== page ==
The Boy who Harnessed the Wind: All Heart and Beauty

February 7, 2019
Chiwetel Ejiofor’s directorial debut blew everyone away when it premiered at the Sundance Film Festival.

A group of shamans in masks and feathers walk through the long grass of an African landscape, chanting for the rains to come. One of these magical figures is on stilts, prefiguring the windmill that schoolboy William will build against all the odds.

Awarded the Alfred P Sloane prize at the Sundance Film Festival for an outstanding film with science content, The Boy who Harnessed the Wind is all heart and beauty. A passion project directed by and starring Chiwetel Ejiofor (12 Years a Slave), Netflix has picked up the film in all territories except the UK where the BBC own the distribution rights.

This is a powerful study of a family and village in drought-struck Malawi, not a faceless tale of poverty and famine but an intimate drama that draws us into the world of characters based on the real-life people surrounding William Kamkwamba, who went on to a successful academic career and the penning of the autobiography of the same name.

William, played by newcomer Maxwell Simba, was 17 at this time of crisis. With a gift for innovation and against all the odds he pursues every way he can to attempt a piece of engineering, a windmill built from scraps at the junkyard and, significantly, his father’s bicycle, in an attempt to help his drought-ridden village.

Far from aiding the villages, we see the government is corrupt and greedy, more intent on exploitation than aid. William’s father, played by Ejiofor, is a man of principle but stuck in tradition, and for a great part of the film is William’s greatest obstacle. Ejiofor turns in a passionate, intense performance as the man almost broken by tragedy and disillusionment.

© 2019 Sundance Institute | photo by Nick Sammons.

“I was so struck with this extraordinary story on so many levels,” he told us ahead of the premiere screening at Sundance. “The themes are about family and community and about an individual striving to fulfil their potential. There’s the perseverance that William demonstrated and the power of education.

“After I adapted the book into a first draft, I started the process of going back and forth to Malawi and trying to understand the dynamics there and see if I could put together an authentic experience. What I was hoping for was that an audience could go into this space and spend time with these people. They live in a village community but with incredibly big lives and I wanted to capture that in cinemascope with these vast landscapes and extraordinary places. That was the energy and heart of it. Also, they were at the thin end of the wedge in terms of struggling with economics and climate and all these things we’re thinking of globally. These people were totally under pressure. Out of that comes this young boy who decides he’ll try and do something under his own initiative. It’s incredibly exciting to launch it in this environment at an international film festival where we can all share and discuss it.”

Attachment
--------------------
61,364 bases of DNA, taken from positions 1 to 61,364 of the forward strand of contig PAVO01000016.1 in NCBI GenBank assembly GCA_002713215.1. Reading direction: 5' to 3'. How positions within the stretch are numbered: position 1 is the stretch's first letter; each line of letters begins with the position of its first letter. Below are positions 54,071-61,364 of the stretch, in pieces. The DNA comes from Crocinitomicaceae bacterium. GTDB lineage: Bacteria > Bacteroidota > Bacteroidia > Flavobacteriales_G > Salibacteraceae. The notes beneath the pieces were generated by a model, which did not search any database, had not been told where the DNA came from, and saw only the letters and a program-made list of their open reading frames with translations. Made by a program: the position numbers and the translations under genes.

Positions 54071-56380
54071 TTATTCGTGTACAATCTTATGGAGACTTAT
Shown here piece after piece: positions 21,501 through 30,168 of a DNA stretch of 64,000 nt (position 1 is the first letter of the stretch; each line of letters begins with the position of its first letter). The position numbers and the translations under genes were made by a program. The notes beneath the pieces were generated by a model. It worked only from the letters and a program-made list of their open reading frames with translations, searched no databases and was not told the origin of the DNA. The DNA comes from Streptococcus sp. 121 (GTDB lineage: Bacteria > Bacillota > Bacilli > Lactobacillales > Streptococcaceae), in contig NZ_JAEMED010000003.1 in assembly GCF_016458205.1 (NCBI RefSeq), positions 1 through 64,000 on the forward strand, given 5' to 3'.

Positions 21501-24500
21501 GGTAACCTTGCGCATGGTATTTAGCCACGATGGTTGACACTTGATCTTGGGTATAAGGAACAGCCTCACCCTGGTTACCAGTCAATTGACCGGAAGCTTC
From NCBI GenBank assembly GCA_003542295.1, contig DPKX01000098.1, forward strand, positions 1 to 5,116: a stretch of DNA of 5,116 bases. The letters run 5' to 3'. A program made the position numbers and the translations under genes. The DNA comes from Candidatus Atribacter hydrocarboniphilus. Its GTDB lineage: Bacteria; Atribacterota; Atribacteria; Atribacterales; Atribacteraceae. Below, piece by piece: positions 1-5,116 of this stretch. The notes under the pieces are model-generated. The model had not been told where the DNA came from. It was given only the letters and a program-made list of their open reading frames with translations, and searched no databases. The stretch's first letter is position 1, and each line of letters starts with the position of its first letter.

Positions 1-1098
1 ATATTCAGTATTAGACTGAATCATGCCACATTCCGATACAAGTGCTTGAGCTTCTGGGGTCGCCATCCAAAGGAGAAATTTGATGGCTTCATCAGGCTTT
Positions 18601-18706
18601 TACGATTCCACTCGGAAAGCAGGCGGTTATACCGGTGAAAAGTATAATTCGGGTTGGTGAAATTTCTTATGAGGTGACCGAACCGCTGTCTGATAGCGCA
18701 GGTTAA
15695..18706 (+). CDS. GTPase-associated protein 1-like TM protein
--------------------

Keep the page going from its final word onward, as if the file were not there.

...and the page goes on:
“There are so many themes it brings out that are important to the world but actually it’s just a very good story,” say producers Andrea Calderwood and Gail Egan. “We’d known Chiwetel for a long time when he brought the idea to us. It was a snowy day In London, and he sat in our office and talked it over with us. It’s a huge story with all these layers and depth, but he’d thought it all through and had such commitment. We were bowled over.”

This is Ejiofor’s directorial debut, so it was a challenge to juggle all the roles demanded of him on a big scale production.

“It was a lot to deal with and achieve but it never felt entirely overwhelming because you find there’s a support network that’s been set up on the film with your collaborators. It’s like on an aeroplane, you look at the crew and they don’t seem to be panicking so you feel reassured it must work!”

Film team and Festival Director John Cooper (second from left) attend the Premiere of The Boy Who Harnessed the Wind at the 2019 Sundance Film Festival. © 2019 Sundance Institute | photo by Nick Sammons

Kamkwamba himself was also at the premiere.

“When I saw the film for the first time, I had mixed feelings,” he tells us. “Some of those hard times you see – it takes me back and to relive that moment it’s painful, but it’s also exciting to share this story with the world and hope it gives people something.”

Now 31, Kamkwamba was invited to speak at a TED conference when he was just 19 and his story inspired people in business to sponsor his secondary education. He graduated from Dartmouth College, New Hampshire four years ago. He has also been a guest speaker at Google’s science fair and voted one of TIME magazine’s ‘30 people under 30 changing the world.’

It is no surprise that education is a huge theme running through the film’s narrative.

“I know more than you,” young William respectfully tells his father. “You sent me to school.”

By the end of the film we see the shamans still have a place in mourning rituals and the initiation of a new chief, but it is the magic of science that turns the fortunes of William’s village.

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